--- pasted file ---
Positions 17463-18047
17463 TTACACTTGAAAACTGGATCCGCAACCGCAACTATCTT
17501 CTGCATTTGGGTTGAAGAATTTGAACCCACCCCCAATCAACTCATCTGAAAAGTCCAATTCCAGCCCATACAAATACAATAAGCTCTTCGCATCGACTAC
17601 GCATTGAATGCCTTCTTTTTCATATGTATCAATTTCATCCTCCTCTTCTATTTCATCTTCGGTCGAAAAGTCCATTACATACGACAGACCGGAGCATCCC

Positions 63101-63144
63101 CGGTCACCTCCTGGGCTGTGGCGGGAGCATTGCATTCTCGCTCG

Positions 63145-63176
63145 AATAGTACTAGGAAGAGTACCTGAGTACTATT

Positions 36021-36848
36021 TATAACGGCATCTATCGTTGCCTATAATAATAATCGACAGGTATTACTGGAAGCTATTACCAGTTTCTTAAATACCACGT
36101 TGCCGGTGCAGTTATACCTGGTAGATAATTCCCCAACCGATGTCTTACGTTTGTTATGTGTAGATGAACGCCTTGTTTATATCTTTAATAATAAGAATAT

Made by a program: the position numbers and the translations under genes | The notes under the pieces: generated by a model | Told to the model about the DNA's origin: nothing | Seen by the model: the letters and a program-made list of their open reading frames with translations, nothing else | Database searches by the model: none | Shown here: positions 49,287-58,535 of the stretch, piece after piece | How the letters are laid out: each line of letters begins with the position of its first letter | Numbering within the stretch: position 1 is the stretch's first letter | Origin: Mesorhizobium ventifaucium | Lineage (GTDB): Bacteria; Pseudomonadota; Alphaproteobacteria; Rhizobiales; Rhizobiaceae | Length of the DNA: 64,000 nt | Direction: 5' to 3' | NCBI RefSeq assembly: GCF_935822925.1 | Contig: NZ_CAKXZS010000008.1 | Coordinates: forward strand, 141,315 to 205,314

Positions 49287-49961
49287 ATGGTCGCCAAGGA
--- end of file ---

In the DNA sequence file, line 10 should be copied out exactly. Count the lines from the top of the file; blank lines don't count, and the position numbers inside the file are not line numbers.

36021 TATAACGGCATCTATCGTTGCCTATAATAATAATCGACAGGTATTACTGGAAGCTATTACCAGTTTCTTAAATACCACGT